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we can't change its type later on in the program

There's the dreaded interface{} workaround but there are very few reasons (e.g. marshalling/unmarshalling) where you should use this.

go.dev/play/p/xqdibUtVgNi

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makneta profile image
Magda Rosłaniec Author

Thank you.
I'm going slowly through my textbook ;-).
Naming the packages on the top of the file confuses me a bit. But hope to find out how it works in not "main packages", soon.

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codewander profile image
codewander

I have been learning lightly for a few months...I'm still a little unclear on the value of an array variable when its not initialized, such as var arr [3]int.

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citizen428 profile image
Michael Kohl • Edited on

I'm still a little unclear on the value of an array variable when its not initialized, such as var arr [3]int.

An array of zero values, easy to verify on the Go Playground:

go.dev/play/p/2J11EIEYcln

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codewander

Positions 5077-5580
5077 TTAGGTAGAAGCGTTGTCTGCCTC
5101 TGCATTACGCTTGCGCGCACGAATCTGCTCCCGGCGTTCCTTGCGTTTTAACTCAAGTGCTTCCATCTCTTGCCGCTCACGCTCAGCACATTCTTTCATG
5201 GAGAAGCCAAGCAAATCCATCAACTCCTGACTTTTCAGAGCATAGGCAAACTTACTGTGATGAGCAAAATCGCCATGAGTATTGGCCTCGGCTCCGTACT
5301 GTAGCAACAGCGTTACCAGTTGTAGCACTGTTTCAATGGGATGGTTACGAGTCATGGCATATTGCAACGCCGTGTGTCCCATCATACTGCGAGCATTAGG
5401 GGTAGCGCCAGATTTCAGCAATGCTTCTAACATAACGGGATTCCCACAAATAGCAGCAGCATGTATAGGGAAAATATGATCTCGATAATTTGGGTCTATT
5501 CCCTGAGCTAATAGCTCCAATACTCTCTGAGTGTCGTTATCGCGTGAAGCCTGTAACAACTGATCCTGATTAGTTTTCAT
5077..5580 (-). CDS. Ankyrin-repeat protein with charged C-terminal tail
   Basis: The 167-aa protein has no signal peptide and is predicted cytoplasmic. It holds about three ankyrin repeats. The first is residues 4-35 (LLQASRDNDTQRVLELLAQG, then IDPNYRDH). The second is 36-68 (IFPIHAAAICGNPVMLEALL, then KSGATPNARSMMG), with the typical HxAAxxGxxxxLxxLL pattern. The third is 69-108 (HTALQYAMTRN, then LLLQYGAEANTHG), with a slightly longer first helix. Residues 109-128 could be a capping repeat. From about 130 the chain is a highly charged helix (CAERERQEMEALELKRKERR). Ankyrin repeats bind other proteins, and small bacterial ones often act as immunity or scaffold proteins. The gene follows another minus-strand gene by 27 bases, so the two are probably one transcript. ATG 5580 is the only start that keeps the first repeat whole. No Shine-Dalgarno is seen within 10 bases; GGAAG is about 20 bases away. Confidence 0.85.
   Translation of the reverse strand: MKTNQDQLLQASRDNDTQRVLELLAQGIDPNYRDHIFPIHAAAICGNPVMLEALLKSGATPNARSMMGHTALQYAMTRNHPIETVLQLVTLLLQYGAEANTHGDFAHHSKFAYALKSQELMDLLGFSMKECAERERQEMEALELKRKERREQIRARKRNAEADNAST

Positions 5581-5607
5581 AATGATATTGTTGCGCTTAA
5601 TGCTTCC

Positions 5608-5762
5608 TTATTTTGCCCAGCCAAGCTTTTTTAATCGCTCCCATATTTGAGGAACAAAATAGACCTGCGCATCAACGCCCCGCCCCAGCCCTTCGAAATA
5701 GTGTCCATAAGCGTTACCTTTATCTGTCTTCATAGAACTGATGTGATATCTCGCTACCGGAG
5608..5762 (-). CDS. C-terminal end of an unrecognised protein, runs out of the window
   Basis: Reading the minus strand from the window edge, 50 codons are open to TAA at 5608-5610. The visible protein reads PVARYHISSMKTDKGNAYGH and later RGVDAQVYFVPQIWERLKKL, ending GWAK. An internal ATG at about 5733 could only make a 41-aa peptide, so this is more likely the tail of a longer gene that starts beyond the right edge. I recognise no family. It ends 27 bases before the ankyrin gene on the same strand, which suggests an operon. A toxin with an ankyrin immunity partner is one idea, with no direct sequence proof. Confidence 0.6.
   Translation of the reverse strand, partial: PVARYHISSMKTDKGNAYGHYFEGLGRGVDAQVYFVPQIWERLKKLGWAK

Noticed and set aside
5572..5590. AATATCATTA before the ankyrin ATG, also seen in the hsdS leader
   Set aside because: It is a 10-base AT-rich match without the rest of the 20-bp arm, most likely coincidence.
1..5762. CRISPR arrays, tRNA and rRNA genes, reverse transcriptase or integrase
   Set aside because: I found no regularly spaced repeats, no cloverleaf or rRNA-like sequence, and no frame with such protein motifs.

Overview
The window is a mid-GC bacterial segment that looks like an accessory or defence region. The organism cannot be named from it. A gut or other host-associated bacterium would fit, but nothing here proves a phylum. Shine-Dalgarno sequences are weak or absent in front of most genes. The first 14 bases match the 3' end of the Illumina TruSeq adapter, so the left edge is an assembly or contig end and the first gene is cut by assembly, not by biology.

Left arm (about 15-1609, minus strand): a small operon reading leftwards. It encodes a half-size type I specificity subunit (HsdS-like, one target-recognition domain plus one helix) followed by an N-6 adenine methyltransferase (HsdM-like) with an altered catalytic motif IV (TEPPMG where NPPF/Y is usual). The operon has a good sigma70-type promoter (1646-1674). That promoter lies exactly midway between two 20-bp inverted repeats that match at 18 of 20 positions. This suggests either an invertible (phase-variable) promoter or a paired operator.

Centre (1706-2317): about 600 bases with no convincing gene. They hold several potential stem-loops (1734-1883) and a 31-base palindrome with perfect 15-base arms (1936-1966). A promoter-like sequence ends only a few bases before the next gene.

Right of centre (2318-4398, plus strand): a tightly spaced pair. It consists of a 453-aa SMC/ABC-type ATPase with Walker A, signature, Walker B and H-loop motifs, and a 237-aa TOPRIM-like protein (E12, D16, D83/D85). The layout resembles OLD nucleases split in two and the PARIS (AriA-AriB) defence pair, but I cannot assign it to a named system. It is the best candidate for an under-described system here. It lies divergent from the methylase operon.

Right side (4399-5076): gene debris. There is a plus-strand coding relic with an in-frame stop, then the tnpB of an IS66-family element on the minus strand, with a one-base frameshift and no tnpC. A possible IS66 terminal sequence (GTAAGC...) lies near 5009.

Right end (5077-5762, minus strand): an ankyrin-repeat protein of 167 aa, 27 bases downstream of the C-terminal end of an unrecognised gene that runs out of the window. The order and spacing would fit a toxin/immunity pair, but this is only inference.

I guess my confusion is when is an array, slice, or map variable nil, if ever.

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citizen428 profile image
Michael Kohl

Ah, I see. The answer is relatively straight-forward: nil is the zero value for pointers, interfaces, channels, maps, slices and function types. I made you a playground to illustrate this a bit but I got bored and didn't include all the types:

go.dev/play/p/SleKFQ_D5av

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Lucas Perez

Nice! 👏 I have also started to look at Go, although very lightly and just for fun. I like static types a lot.

The compile times in Go are very good, and the Tour of Go is a nice starting point, although I wouldn't accumulate resources, because this usually lead to overload and frustration. Like you perfectly put yourself, one resource at a time.